Here’s how I timestamp photos manually:
I print out a news article and place it in every photo so that the headline shows. Today it could be this headline from CNN: “Freddie Gray death: New narratives question police brutality claim”. This proves that the photos were shot after this article was published.
I organize all photos in a zip file, then broadcast the file’s hash with Counterwallet. This proves the photos were shot before the broadcast.
I wonder if there is a more convenient, automated way of doing this?
A camera app could broadcast the hashes automatically. The camera would send the hash of every photo to a centralized server. All hashes from all users of this app would be collected in a single file, and the hash of this file would be broadcast on the Bitcoin blockchain. This could be repeated frequently, say every ten minutes. Now this would prove that photos existed before the broadcast. Such an app wouldn’t be too difficult to make, would it?
The part of embedding current data in the photo (equivalent to the newspaper headline) would be harder, wouldn’t it? Of course, some current data could be stamped on each photo, but how to prove it is not just stamped onto some old photo? When I include the printed paper in my photos, on the other hand, the proof is stronger because it is difficult to photoshop a paper into a photo (or is it? I know little about this).
A workaround, although not perfect, is that all photos from the same app, include hashes of previous photos. Any better way of doing it? Has someone all ready made such an app? Does Factom plan to make one?
I’ve only looked briefly but wonder this might be similar: http://www.proofofexistence.com/about
From the little I’ve seen, it is possible to add data, obviously in exif but also beyond the boundary of the image definition… but then I’d expect any edit could remove or corrupt that data. The other issue is that you might need to hash all forms of the image - so a different size image gets a different hash.
My instinct sees this as a DRM like problem… it’s not enforceable but you can try on a simple level to put enough that allows others to give appropriate acknowledgements.
Perhaps one option is not to put the hash in the photo but just one URL pointer in the exif data of all photos, that then pointing then to a proved index of the hashs of all your photos… which in turn sees the blockstamps of groups of those as proof of existence at certain time/block.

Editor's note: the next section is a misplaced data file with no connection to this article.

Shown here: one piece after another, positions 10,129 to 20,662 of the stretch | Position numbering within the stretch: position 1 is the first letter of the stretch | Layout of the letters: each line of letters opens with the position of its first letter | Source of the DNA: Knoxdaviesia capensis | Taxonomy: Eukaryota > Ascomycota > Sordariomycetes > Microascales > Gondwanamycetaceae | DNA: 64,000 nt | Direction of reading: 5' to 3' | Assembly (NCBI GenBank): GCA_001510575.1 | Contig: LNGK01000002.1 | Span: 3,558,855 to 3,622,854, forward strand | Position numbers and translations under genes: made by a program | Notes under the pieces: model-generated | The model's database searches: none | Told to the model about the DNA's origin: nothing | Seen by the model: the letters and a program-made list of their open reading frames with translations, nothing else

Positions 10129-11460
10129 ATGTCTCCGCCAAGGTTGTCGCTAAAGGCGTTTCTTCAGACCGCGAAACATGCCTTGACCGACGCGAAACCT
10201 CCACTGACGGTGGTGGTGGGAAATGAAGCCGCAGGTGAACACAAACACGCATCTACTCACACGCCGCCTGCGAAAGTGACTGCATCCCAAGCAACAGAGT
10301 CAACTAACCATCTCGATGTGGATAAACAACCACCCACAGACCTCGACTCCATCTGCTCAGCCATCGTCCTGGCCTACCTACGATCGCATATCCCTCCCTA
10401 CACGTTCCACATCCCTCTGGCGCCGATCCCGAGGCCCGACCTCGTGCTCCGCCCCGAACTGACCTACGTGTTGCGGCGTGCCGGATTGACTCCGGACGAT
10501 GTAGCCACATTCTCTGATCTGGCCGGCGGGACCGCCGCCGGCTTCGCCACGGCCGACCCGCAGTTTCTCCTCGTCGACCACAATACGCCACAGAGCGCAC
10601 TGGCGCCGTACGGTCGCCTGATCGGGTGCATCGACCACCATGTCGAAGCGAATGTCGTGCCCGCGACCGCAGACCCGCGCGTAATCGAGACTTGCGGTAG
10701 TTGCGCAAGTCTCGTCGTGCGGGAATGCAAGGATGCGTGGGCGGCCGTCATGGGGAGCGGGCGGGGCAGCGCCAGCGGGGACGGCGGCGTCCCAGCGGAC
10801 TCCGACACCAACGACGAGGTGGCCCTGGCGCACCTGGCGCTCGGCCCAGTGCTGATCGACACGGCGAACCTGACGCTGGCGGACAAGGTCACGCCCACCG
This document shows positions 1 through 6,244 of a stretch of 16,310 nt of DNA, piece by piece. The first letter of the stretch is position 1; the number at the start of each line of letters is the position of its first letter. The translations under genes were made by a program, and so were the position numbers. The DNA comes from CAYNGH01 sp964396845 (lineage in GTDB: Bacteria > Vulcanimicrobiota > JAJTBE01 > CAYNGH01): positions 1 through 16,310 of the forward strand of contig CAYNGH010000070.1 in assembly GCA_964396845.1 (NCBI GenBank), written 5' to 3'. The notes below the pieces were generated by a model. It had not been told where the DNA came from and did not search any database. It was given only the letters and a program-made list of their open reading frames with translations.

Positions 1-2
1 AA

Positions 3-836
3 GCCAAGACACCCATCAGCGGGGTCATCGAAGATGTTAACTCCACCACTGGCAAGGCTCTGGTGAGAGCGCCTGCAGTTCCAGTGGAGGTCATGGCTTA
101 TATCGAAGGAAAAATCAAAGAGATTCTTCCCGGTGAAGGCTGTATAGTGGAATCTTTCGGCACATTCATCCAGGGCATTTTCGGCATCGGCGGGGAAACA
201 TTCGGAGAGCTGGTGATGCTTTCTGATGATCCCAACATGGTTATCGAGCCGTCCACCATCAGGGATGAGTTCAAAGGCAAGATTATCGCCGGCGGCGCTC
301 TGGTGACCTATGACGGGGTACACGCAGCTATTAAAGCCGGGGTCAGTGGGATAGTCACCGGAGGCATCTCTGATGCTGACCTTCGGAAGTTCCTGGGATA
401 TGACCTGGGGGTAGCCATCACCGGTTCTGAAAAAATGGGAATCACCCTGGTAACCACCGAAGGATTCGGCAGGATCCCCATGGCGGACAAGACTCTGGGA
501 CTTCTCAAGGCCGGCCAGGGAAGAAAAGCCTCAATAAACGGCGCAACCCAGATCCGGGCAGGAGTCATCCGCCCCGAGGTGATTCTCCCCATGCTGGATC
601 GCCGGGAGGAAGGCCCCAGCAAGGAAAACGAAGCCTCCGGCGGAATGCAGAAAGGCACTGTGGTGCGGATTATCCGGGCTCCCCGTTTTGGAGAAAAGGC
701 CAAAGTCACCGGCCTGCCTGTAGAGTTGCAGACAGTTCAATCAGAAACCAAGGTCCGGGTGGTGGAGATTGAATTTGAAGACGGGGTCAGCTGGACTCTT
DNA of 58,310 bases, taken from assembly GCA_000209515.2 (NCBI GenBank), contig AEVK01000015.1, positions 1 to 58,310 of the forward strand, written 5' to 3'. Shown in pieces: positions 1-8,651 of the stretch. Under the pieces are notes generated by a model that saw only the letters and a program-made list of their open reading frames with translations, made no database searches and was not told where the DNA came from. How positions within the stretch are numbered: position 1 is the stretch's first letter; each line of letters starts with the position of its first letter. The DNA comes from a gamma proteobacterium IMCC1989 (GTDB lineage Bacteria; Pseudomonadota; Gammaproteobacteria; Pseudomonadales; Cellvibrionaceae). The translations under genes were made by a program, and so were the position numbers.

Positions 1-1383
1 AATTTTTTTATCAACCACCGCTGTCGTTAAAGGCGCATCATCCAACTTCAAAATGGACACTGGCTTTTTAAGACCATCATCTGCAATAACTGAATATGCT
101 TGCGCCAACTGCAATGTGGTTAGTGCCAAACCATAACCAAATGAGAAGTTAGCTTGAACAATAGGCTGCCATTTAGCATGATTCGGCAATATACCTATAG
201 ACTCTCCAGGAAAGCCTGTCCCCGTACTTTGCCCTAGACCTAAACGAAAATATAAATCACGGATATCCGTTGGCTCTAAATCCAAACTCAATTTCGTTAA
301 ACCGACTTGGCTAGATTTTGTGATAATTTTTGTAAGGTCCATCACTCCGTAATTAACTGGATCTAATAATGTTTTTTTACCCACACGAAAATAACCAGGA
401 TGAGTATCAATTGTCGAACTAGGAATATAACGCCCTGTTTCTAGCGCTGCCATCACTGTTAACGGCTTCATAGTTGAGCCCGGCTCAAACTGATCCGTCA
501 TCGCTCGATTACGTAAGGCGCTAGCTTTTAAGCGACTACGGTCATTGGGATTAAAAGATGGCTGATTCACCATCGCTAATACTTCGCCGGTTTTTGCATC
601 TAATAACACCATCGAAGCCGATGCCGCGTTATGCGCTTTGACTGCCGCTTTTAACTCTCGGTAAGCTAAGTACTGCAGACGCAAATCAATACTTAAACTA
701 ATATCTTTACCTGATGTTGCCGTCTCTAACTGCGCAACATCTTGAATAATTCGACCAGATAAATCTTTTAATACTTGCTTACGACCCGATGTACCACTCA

How you automate it and then enforce it, I don’t know. While reverse image search tools exist, I’ve no sense of whether those are full proof or whether they ever find some photo B that was an edit of photo A.
@davidpbrown those are good points, but I think you need a proof that a photo existed at a point in time, not that all versions of it existed (which is something you may want for a DRM-ed versions of the same original).
I agree that extracting exif info could help automate the process, assuming you choose to store it (some cameras can disable that, and of course editors can stripe that info if instructed, but if you want to timestamp it with today’s date, you could insert today’s date and then still pipe the same photo through the exif-extracting process to keep that “out” side the same).
That thought came from wondering that to enable others’ confidence, there would need to be a valid hash on the photo or otherwise why should they trust it. The original hash is useful to the owner but a publisher might want a hash on the photo they use.
One idea I came up with for my artworks was to generate the random asset name and include it in each work before creating the hash for the broadcast. For a photo, you would overlay the asset name. For stenciling, you can do it if you have stencils for A and 0-9.
Since generating the hash can require some software installation, I setup http://ripemd-160.com to help create a secure 40-byte hash for this purpose. It works well enough as long as file sizes are not too big (>10mb).
Yes, it is a good service but I prefer a broadcast from Counterwallet - it is cheaper, just as convenient and I expect Counterparty broadcasts to become the standard for embedding data.